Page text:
For a recent milestone anniversary, my husband and I decided to indulge in a stay at the upscale Greyfield Inn on Cumberland Island, Ga. After all, if John Kennedy Jr. chose it for his wedding, surely it would be perfect for our anniversary.
Cumberland Island is located along the coast and is part of the Georgia Golden Isles. Most of the Island is part of the Cumberland Island National Seashore and owned by the National Parks Service. This includes almost 10,000 acres of protected land in it’s natural state that encroach on grand plantations from another time, in various states of disrepair.
Coupled with some wild horses and the yesteryear elegance of the Greyfield Inn, a trip to Cumberland Island Georgia can be a relaxing beach vacation or an intriguing adventure to uncover island secrets.
GREYFIELD INN, CUMBERLAND ISLAND GA
The Greyfield Inn was a present from Lucy Carnegie, wife of the lesser known steel magnate Thomas Carnegie, to her daughter Margaret Ricketson. It was the smallest of the four homes she built on the island for her children.
Lucy’s home, Dungeness, burned in 1959, supposedly in an act of revenge against the family. It’s broken, ivy covered walls now serve as the backdrop for photos of the islands approximately 150 feral horses, some decedents of a gift to the Carnegies from the King of Arabia (or so the story goes).
The Carnegie decedents are the original and only owners of the The Greyfield Inn. They turned it into a hotel in the early 60’s and still manage it today.
WHAT’S IT LIKE TO STAY HERE?
A stay at the Cumberland Island Greyfield Inn feels like a personal invitation from the family, who send their private Greyfield Inn ferry, the Lucy Ferguson, to pick you up at the dock in Fernandina Beach.
After a brief tour of the house and property, you are welcome to make yourself at home – even foraging in the kitchen fridge for a midnight snack if the urge hits.
The bar is open anytime. Guests use the honor system to record what they’ve consumed.
Meals are included, with breakfast being a drop in event; lunch, a picnic you pick up at your leisure; and dinner, a more formal affair where jackets are required and guests are seated at the bell.
If you didn’t bring a jacket, the hotel will provide you with one. Don’t let the jacket requirement deter you, it’s not as formal as it might sound.
GUESTS OF THE CARNEGIE FAMILY
The Greyfield Inn is the only Cumberland Island hotel. The house and its contents are rich in family history. Along the wall in the sitting room are height markers for Carnegie decedents that date back to the 20’s, maybe earlier.
Silver serving bowls are prizes from sailing contests and the like. The vases that hold fresh flowers from the garden could be original to the house, which was built in 1900.
Guests are encouraged to browse in the library, where rumor has it you can find first editions and author signed copies of best-selling titles, including an original printing of Winnie the Pooh. I didn’t find any of those, but did find several children’s books copyrighted 1900 and earlier, as well as an account of THE World War. The only books off limits are the bound editions of Harper’s Weekly.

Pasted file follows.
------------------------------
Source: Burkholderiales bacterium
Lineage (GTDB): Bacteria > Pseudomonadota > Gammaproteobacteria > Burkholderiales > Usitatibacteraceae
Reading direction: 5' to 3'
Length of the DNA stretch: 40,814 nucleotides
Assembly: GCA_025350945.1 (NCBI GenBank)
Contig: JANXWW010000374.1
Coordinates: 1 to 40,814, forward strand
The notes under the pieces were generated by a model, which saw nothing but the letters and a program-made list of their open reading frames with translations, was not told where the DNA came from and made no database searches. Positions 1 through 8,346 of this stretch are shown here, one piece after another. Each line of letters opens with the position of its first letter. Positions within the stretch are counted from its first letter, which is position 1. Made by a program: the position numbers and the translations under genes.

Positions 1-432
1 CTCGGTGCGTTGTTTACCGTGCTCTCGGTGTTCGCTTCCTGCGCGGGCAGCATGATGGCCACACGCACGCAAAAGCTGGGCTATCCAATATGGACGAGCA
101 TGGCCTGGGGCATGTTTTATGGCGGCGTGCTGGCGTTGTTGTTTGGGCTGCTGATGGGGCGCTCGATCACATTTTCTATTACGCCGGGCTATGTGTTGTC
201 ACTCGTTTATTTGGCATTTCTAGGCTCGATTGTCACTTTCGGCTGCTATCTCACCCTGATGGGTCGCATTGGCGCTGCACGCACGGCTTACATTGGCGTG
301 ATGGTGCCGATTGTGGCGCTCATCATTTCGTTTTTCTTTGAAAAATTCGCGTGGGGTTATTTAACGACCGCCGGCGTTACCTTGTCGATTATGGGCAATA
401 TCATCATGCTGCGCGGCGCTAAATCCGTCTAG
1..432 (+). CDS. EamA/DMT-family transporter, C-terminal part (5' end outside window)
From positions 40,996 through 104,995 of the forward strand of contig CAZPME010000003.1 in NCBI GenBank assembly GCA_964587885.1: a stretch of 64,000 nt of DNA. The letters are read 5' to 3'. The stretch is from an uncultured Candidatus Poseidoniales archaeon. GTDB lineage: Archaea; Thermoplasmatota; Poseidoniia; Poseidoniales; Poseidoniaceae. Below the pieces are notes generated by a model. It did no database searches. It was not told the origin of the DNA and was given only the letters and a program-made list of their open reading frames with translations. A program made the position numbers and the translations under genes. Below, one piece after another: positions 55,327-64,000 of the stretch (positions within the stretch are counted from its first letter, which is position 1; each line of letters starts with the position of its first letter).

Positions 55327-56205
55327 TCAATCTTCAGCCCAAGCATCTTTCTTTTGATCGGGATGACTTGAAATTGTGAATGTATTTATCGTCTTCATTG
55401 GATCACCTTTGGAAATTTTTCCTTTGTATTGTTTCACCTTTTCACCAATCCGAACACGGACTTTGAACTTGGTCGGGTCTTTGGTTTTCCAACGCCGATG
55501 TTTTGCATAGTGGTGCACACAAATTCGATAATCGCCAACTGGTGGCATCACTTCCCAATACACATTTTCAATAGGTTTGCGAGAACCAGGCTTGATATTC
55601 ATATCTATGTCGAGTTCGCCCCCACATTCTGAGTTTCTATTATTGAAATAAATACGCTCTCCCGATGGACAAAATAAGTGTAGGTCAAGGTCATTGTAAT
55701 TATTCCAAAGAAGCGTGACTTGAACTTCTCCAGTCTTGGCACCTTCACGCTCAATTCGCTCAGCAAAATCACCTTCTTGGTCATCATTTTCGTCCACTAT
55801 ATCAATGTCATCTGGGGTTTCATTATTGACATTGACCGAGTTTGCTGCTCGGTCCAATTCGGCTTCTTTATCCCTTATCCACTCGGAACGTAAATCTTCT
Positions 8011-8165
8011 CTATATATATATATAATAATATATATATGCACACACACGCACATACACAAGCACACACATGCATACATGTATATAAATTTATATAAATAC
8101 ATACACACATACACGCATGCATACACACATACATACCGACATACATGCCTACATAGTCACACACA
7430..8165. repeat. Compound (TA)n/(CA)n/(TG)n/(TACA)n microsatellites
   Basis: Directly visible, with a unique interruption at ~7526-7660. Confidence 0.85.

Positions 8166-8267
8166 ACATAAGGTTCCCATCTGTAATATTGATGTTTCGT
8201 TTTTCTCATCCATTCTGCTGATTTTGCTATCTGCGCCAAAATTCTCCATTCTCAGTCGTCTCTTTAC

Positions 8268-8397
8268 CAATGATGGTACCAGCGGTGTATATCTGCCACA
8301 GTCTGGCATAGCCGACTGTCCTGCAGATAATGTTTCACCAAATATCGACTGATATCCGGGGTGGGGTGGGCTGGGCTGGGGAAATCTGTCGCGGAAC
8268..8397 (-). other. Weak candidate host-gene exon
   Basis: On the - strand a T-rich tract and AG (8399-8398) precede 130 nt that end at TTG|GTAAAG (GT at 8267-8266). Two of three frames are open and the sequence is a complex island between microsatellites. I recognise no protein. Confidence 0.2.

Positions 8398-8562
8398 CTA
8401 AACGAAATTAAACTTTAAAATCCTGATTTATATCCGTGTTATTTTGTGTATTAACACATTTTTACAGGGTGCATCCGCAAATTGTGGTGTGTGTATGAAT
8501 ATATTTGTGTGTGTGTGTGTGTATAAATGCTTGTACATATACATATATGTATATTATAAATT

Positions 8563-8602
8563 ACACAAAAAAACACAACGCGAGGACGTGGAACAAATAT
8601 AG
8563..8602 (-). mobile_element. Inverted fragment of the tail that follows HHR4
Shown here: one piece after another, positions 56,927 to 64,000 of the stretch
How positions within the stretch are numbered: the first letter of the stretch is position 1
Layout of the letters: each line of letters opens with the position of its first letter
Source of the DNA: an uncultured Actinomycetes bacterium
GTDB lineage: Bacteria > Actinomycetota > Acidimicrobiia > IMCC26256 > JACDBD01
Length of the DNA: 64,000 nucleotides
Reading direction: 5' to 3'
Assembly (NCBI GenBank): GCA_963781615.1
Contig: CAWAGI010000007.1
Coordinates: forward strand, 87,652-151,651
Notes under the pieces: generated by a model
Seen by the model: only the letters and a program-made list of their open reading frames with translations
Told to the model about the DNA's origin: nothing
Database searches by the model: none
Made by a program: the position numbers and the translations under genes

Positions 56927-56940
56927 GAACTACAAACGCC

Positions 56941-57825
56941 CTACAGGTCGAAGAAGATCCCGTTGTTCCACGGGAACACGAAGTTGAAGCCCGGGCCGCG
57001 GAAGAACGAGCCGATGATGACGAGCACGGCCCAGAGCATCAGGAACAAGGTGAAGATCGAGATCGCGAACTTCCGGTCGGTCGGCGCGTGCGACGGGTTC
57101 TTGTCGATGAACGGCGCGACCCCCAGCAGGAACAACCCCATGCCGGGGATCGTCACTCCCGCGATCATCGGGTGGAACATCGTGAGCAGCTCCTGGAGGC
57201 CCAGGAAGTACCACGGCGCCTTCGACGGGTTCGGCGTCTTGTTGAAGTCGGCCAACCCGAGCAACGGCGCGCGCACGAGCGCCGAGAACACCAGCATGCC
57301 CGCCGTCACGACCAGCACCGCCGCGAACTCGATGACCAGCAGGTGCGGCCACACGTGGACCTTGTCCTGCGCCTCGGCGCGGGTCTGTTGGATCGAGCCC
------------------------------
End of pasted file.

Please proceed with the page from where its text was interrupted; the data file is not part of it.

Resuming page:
ROOMS AT THE GREYFIELD INN
We stayed in the large cottage, which offered a bit more privacy. In the main house, guest share bathrooms, which was something we really didn’t want to do.
The cottage was comfortable and period, which means, we didn’t have a huge shower or Jacuzzi tub. That was fine with me, the turn of the century charm was much more interesting.
THINGS TO DO AT THE GREYFIELD INN
Our visit was a short one, but we packed a lot into the roughly 24 hours we had at this unique Cumberland Island Inn. Here are a few of our favorites.
BIKING CUMBERLAND ISLAND
On our first afternoon, we went for a long bike ride exploring the island and the Dungeness grounds. My inner history geek spilled out as I read about the island’s inhabitants in the converted ice house and marveled at the turn-of-the-century laundry.
The naturalist in me was fascinated by the legions of fiddler crabs in the marsh moving like a droid army, and the haunting bare trees among the bright sand, permanently bent and weathered.
CUMBERLAND ISLAND HISTORY
On our second day, we took a Jeep tour to the north end of the island, learning about Robert Stafford and his plantation. Although Stafford saw himself as a father figure to his slaves, after the Civil War, these new freeman disassembled their homes and reassembled them as far north on the island as they could, in a town they called simply, The Settlement.
The tiny white-washed church in The Settlement is where John F. Kennedy Jr. was married.
The real story here though is the spunky unofficial mayor, Ms. Beulah Alberty. Educated on the mainland, she returned to the Settlement with a goal of educating the black children on the island.
We peeked in the windows at Plum Orchard, one of the four homes built by Lucy Carnegie. This one was for her son, George.
CUMBERLAND ISLAND BEACH
In the evening, we recounted our animal sightings – deer, horses, armadillos, lizards, birds — as we walked down to the deserted beach and marveled at the sunset over the water, which was made more beautiful by the lack of noise or light pollution.
AND EVEN MORE….
Because our stay was short, we did not take advantage of the kayaks, fishing equipment or other naturalist-led tours offered by the Greyfield Inn.
On a return trip, I’d like to do that, plus visit GoGo Ferguson’s jewelry shop, where she fashions jewelry from animal penis’ (!!) and other bones. GoGo is a Carnegie relation, as are many of the folks you’ll meet at Greyfield, which is what adds to the charm of this unique Inn.
Greyfield Inn is a member of Historic Hotels of America, the official program of the National Trust for Historic Preservation, for recognizing and celebrating the finest historic hotels across the United States.
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